Tuesday, February 09, 2010

Running the ball, stopping the run and playing all-caps FOOTBALL: RIP

The nice thing about the Super Bowl is that it wasn't a victory of some plodding prehistoric group of men who excel at running into other men. There were 37 runs called against 85 passes. More importantly, it was an exciting game tactically if not in the final outcome, not at least compared to the last two Super Bowls. Both teams went for it on fourth down when they could have kicked, and the Saints started the second half with an onside kick.

That the Saints won a Super Bowl this way likely has little influence on how teams will play, playing far too cautiously and couching this passivity as aggression because it means big men hit other big men. Still, it's a nice victory for aggressive, exciting, fast-paced football.

It's a good thing that the Saints won, because otherwise we would have heard endlessly about it from the old guard of analysts who serve up cliches-by-t he-minute on TV. The failed fourth-down conversion on the Colts' goal line, combined with an easy chance to score for the Colts on the failed onside kick, was a ten-point swing.

On the losers' side of the ball, I think the Colts have made themselves into the Braves of the last decade, or the Bills of the '90s, the Broncos of the '80s and the Vikings of the '70s. The Colts won more games this decade than any team in history, bearing in mind that this is the third decade of a 16-game season.

They have ten playoff appearances in eleven years, but a shocking six of them have been first-game exits, and just one Super Bowl. Compare that with the Braves and their 15-year run from 1991 to 2005. They had 14 playoff appearances, including 11 straight division titles from 1995 to 2005. They lost four World Series in that span, making them equal with the Bills of that era, who lost four straight Super Bowls. I'm not sure what's more impressive, making four straight Super Bowls, or losing all of them. The Colts, no matter how Peyton Manning finishes his career, have cemented their name in similar conversations.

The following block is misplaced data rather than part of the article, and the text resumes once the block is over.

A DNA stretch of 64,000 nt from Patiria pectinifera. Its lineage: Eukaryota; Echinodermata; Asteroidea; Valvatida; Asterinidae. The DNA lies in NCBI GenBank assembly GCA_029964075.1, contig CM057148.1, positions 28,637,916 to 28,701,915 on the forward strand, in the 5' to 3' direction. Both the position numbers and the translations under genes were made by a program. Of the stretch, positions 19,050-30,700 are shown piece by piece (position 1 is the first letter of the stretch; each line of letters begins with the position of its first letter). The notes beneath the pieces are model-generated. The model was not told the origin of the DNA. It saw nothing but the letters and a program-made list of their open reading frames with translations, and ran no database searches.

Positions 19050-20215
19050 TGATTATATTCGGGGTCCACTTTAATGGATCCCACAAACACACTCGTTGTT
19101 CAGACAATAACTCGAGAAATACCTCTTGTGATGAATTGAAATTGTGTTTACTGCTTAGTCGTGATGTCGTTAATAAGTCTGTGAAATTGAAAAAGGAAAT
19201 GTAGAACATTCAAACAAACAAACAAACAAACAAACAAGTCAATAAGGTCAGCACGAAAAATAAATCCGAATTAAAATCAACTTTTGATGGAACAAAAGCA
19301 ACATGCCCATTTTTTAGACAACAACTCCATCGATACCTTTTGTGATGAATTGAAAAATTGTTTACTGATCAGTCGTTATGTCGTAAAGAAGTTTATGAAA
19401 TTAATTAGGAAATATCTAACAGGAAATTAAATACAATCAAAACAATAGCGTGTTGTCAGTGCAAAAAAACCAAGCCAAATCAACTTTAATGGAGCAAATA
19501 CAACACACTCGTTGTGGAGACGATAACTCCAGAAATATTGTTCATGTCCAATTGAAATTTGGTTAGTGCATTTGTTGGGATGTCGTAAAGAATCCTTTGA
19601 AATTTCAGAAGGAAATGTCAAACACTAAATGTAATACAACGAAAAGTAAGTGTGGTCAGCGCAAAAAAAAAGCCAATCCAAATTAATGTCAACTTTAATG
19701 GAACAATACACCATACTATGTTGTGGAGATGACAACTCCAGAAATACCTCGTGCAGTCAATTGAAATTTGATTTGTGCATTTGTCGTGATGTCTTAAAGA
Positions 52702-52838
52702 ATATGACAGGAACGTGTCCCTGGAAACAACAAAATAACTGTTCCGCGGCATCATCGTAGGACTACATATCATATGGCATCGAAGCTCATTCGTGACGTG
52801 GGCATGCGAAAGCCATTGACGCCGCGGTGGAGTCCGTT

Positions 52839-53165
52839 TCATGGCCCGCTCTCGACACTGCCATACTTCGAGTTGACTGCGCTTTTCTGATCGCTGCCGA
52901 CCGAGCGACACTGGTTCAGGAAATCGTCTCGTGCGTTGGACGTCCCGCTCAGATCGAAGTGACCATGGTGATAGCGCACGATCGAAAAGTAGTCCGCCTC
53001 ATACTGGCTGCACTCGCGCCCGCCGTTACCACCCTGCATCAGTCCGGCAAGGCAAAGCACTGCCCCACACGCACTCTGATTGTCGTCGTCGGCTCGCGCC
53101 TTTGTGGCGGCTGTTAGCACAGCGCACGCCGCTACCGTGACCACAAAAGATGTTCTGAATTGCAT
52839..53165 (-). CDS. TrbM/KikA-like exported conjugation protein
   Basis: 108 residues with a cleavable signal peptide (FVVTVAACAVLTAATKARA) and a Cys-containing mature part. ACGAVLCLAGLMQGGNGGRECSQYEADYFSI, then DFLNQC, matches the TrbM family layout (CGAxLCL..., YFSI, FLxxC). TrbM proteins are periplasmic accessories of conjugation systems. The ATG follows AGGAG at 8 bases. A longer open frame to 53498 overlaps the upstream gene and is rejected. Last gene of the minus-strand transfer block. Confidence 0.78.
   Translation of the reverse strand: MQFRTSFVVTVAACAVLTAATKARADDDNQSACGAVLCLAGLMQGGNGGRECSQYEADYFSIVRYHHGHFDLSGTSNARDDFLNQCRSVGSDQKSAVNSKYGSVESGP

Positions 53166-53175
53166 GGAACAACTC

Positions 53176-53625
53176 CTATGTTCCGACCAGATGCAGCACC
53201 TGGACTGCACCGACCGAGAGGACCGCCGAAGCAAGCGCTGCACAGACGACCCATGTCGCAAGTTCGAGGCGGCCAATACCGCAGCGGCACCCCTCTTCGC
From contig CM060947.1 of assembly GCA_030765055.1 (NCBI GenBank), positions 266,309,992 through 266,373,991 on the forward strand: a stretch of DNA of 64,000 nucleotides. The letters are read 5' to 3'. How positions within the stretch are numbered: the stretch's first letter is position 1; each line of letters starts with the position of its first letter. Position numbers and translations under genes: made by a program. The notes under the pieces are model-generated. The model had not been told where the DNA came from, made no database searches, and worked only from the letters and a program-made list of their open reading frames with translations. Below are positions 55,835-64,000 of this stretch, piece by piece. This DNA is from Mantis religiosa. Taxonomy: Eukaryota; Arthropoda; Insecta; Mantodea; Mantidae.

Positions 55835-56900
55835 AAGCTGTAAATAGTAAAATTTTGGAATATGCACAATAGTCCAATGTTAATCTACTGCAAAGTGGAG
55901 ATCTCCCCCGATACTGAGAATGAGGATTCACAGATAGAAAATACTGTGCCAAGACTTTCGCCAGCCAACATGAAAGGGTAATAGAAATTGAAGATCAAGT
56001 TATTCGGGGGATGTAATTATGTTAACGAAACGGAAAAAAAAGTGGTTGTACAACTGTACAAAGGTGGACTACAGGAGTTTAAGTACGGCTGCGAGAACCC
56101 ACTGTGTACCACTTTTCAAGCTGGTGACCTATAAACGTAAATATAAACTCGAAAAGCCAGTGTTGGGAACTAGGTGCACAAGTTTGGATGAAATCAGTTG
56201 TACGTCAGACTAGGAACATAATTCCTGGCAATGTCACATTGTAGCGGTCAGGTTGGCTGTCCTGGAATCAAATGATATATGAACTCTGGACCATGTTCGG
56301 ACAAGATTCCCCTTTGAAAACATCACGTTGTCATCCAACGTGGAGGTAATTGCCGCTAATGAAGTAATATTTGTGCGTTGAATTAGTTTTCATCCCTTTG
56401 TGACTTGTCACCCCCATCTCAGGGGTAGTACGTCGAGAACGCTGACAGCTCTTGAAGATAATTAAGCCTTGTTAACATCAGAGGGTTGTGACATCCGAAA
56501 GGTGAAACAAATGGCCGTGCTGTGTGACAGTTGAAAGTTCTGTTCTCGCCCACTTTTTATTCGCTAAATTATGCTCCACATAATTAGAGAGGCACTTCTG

By the way, I finished the playoffs 4-7 in predictions. I also predicted 4 of 11 games correctly a month ago without even knowing who would play most of them. I guess I can take solace in the fact that the team with the better record usually wins, so the Colts would have won this game 3 out of 5 times. That's not an argument to turn the NFL into the English Premier League, which has no playoffs, because I like the fact that the winner in the NFL is the person who plays best on a given day. It is what a lot of people argued two years ago, however, after the Patriots were upset.

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